Sumi Patel opened Sumi Beauty in 2007 and ran a thriving cosmetology business
on El Camino in Mountain View for more than 13 years. A single mom with two children, Sumi built a steady stream of customers seeking beauty treatments designed with desi clientele in mind. On offer were services like threading, waxing, skincare, and facials, as well as special heritage henna treatments and make-up for brides to be. Her salon was popular.
“I’ve been going here for over a year and have always been so pleased with the results! The women who work here….both do great jobs at the Indian beauty salon,” says a testimonial on her website.
As Sumi’s clients became regulars, she hired an aesthetician to help with the increased workload.
And then the pandemic hit. On March 15, 2020, Sumi Beauty shut down as Governor Gavin Newsom’s pandemic regulations were enforced, flatlining Sumi Patel’s source of livelihood.
In Southern California, Sumita Batra, the CEO of a successful, family-run chain of beauty studios called Ziba Beauty, made a tough decision even before Newsom issued his statewide lockdown orders. She shuttered all 14 branches of her stores and laid off her entire team of 144 employees so they could file for unemployment benefits. Batra used her personal savings to fund their final paychecks and to keep her business afloat.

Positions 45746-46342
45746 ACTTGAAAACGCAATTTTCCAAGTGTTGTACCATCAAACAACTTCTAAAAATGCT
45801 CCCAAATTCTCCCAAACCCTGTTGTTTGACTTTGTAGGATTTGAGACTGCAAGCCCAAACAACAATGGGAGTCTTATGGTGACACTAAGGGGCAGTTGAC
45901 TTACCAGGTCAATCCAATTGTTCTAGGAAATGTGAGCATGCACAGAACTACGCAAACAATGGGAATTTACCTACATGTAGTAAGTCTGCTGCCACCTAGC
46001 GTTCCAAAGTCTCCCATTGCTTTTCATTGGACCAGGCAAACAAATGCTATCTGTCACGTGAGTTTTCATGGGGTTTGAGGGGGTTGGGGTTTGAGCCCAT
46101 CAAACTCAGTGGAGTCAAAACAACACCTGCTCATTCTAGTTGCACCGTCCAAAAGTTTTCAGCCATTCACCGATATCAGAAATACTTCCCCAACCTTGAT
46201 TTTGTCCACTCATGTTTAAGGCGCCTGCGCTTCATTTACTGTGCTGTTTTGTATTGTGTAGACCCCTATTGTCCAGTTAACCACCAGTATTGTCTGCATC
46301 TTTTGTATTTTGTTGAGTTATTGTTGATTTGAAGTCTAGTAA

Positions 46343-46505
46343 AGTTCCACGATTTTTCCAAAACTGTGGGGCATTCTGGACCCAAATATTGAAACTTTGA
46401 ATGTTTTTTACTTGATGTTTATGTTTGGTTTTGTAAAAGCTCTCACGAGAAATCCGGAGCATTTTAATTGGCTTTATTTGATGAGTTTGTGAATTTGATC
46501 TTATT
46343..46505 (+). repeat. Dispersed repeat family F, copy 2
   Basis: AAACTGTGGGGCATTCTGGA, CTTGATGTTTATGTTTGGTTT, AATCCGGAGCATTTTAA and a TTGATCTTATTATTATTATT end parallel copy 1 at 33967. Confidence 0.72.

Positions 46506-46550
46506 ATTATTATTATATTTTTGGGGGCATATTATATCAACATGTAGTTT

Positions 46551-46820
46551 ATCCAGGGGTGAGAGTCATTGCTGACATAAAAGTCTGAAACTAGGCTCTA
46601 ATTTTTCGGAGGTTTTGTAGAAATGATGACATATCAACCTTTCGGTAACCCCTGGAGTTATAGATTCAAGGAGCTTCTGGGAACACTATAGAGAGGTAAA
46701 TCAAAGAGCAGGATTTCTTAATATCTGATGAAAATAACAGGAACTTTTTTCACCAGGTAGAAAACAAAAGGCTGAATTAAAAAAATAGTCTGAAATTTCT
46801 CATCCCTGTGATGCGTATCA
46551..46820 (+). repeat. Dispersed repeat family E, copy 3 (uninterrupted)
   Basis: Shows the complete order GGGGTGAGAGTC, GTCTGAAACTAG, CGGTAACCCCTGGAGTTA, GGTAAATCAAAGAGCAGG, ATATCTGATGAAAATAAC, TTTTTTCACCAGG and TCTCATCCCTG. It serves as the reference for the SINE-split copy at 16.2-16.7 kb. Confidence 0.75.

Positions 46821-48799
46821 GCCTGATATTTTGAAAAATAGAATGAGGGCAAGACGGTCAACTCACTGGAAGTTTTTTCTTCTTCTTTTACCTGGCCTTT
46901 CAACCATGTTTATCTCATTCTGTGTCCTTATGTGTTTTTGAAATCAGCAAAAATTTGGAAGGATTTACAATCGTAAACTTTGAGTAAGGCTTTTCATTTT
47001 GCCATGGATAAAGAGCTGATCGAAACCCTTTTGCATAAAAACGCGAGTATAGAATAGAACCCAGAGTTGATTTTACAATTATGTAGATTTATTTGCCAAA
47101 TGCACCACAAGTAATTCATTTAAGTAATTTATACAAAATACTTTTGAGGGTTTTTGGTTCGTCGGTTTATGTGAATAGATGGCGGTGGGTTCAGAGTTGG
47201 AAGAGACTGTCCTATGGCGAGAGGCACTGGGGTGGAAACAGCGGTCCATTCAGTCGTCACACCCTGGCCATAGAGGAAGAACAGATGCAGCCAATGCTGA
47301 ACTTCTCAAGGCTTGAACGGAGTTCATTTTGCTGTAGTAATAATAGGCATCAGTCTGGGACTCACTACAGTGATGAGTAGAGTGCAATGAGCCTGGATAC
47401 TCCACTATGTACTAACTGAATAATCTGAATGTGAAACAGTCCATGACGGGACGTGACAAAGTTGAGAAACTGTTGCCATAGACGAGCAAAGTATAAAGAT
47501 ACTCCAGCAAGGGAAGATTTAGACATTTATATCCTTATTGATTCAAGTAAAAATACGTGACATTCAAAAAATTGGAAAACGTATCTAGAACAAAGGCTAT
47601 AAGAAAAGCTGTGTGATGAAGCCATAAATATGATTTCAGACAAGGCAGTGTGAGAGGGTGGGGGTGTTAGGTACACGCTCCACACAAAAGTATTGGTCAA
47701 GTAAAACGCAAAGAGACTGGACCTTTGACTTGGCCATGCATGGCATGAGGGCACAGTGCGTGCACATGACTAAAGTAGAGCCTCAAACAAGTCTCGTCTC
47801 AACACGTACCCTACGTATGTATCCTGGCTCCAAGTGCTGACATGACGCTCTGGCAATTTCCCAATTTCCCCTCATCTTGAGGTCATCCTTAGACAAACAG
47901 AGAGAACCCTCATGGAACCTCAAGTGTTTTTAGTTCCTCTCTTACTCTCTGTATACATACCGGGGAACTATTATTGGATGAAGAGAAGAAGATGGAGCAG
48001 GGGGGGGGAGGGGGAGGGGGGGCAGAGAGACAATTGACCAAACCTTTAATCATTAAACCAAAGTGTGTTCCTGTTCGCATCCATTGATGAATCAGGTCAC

As the pandemic placed communities of color under siege, minority-owned small businesses like the ones run by Sumi Patel and Sumita Batra were among the hardest hit.
While workers of color were impacted by job losses, women’s job losses were significantly higher than men’s, reported Chad Stone, Chief Economist at The Center on Budget and Policy Priorities (CBPP), at an ethnic media press briefing on March 12. Stone co-authored a study which found that “Workers born abroad, especially women, were more likely to work in the industries hit hardest by the pandemic and have suffered disproportionate job losses.”
For both Sumi(s), the impact of losing a lifetime of work was devastating.
Ziba Beauty had been in business for 33 years since it first opened shop in Artesia, CA. It had served more than forty-five thousand customers out of its 14 studios. Batra describes the experience of closing her stores as going “into a complete meltdown.” Losing her business felt “like losing a family member.”
Batra applied for PPP funds “using every contact in her book and everything in her power,” but it still took several weeks to arrive.
In Mountain View, Patel negotiated a deal with her landlord to pay a lower rental rate to tide her over the pandemic and applied for a loan from the Paycheck Protection program for Small Businesses.
“But my business is very small, so I did not get that much,” said Patel, who had to let her aesthetician go.
One year after the pandemic hit, the business has dwindled at Sumi Beauty. Before the pandemic, Patel would see at up to 20 to 25 customers a day. “Today, I saw one person,” she notes, after which she waited for 3 hours for a walk-in customer. Customers aren’t calling to make appointments Patel added. She does not understand why. On weekends, business picks up a little. “Maybe I’ll have 4 or 5 customers.”
Her salon can only accommodate one person at a time, as pandemic restrictions are still in place.